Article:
Sunday, May 25, 2014

Godly Play with Seniors: The Desert Stories

So much has been going on lately that I haven't had time to document it all in blog posts! Since I last checked in about my work with seniors, I've begun to tell the desert stories. In April, I told "The Great Family" and in May I told "Exodus". 

My German colleague, Dr. Martin Steinhäuser, commented once that the desert stories can lead to a powerful release of thoughts and emotions in seniors. This has been my experience with my small group of ladies. 

A desert landscape in the Sinai Peninsula

These women were all children during World War II. One lady shared during the Wondering for "Exodus" that she identified with the children of Israel when Pharoah's army was coming after them. As a 10-year-old, her family had been driven out of Stettin (now a part of Poland) and forced to relocate near the Baltic Sea. She knew the feelings of fear and uncertainty very well.

That generation has not typically had the opportunity to talk about the things that happened to them, because the culture at that time encouraged people to keep their feelings to themselves and just keep going. That makes these conversations all the more important in being able to process their memories in the context of faith. 

A couple of the ladies really like to just run their hands through the sand in my desert bag. It's easy to forget that they no longer have opportunities to do this. Although the nursing home has a beautiful garden that the ladies can visit, they obviously don't play in a sandbox.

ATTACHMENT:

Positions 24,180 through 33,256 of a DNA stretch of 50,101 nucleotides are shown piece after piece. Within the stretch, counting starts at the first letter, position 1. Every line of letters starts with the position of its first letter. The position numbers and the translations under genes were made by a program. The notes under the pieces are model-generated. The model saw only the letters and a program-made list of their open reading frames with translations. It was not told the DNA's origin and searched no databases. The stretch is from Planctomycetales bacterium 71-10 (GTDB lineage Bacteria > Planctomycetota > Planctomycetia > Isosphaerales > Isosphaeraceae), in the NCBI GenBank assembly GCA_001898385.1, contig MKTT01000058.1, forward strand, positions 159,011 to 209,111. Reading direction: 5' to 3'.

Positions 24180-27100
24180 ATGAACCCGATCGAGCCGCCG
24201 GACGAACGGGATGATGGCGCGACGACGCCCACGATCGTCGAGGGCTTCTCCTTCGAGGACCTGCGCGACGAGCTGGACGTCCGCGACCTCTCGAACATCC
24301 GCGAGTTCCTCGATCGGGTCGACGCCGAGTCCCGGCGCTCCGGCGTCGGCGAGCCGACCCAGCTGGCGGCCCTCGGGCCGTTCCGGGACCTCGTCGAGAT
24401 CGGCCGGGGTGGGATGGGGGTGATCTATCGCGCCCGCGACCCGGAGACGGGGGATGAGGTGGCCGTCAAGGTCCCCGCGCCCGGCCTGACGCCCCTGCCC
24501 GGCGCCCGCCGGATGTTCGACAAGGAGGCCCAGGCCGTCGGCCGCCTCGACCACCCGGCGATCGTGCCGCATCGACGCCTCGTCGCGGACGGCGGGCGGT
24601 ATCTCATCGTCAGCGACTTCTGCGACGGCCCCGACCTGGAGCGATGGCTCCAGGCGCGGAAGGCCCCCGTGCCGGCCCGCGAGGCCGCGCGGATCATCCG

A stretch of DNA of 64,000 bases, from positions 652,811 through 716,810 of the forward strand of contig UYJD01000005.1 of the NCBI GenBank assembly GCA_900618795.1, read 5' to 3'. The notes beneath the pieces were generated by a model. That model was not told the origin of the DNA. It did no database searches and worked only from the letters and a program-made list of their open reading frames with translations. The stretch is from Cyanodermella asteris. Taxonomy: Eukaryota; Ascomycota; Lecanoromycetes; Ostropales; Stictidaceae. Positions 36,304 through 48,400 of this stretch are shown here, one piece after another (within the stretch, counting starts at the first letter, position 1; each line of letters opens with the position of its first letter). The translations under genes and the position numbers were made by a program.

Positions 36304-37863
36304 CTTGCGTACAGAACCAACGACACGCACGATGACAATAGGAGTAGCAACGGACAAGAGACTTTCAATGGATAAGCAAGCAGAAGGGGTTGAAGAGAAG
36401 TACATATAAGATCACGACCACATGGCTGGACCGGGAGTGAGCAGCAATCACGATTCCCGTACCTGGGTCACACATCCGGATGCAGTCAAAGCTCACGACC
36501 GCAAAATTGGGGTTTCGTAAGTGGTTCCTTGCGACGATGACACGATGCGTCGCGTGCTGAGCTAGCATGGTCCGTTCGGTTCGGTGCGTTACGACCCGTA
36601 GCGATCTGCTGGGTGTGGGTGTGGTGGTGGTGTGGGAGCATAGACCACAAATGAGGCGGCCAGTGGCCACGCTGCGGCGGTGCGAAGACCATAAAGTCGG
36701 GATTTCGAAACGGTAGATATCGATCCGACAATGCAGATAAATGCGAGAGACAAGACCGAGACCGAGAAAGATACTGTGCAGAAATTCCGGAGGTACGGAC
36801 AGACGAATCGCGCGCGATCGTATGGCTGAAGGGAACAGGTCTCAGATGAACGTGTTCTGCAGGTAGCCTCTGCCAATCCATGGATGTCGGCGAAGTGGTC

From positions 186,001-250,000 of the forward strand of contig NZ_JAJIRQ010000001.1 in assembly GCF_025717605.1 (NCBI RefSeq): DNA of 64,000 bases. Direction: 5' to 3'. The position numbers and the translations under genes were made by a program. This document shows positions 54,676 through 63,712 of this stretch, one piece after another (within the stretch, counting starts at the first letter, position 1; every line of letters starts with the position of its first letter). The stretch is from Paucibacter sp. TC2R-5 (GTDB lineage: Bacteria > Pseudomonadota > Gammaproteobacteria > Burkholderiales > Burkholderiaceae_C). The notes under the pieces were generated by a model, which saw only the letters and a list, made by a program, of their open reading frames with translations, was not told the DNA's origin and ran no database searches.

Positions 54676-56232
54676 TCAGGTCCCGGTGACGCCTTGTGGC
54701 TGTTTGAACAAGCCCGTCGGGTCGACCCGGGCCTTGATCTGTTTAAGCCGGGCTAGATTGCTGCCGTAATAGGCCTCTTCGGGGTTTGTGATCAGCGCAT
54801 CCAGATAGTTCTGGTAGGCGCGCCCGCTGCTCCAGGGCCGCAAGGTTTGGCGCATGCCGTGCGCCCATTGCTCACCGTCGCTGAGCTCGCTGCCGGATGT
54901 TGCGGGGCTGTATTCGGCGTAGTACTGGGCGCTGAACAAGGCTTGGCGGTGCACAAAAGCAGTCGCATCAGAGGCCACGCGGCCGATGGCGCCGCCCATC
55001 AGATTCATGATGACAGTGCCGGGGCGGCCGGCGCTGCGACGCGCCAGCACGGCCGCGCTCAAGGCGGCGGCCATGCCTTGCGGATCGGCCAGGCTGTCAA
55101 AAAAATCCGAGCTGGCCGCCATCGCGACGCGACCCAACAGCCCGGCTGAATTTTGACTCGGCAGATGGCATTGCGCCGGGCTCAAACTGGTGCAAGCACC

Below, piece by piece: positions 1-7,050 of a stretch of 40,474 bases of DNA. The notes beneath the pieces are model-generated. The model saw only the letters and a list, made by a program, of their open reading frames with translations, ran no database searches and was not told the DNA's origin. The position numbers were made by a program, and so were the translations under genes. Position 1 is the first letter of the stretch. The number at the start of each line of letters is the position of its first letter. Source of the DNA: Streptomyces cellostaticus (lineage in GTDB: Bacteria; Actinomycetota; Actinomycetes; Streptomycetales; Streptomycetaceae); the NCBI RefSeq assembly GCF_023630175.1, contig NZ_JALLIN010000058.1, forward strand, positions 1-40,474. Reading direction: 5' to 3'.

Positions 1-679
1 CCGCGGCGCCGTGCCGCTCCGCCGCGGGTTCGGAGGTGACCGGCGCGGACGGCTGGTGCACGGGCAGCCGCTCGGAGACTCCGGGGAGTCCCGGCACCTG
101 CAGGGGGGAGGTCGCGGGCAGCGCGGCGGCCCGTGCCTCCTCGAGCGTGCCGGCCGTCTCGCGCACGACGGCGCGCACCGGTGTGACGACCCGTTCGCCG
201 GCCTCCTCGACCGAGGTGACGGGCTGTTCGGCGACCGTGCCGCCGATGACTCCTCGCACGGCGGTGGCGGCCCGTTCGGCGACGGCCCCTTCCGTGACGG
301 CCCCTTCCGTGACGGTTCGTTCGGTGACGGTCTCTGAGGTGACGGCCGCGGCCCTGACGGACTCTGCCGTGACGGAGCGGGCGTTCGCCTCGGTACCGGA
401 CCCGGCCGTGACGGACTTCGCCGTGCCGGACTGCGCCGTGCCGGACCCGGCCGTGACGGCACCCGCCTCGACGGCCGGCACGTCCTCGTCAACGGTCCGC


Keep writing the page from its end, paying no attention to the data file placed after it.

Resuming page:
I have still not really figured out how to do a Response Time with these ladies. I am not musically gifted, so singing the older German hymns is difficult for me. Lois Howard, whom I've written about before, often plays Bingo with her seniors. Perhaps that would be an option if I could find the time to make the Bingo cards.

My 8-year-old daughter has been accompanying me to our Godly Play sessions with the seniors. This last time, she had spent the night with her class at school the evening before, so I gave her the option not to go in case she was too tired. To my surprise, she insisted on going with me. One of the ladies that we are particularly close to at the nursing home gave her a small stone that her son had brought back from Bethlehem. My daughter was delighted and told me afterwards, "I'm going to always keep it, so I can remember her  after she dies." Such a wise child. 


  1. Sheila, I'm so touched by your work with seniors. Yes, they need the pleasure of touching the sand, they need hugs as much as children do.

    1. Thanks, Asmic! It has really enriched our lives to be able to share these stories with the ladies there. Sometimes, I get stressed beforehand, because preparing the story is one more thing to do, but I am always glad that I went afterwards.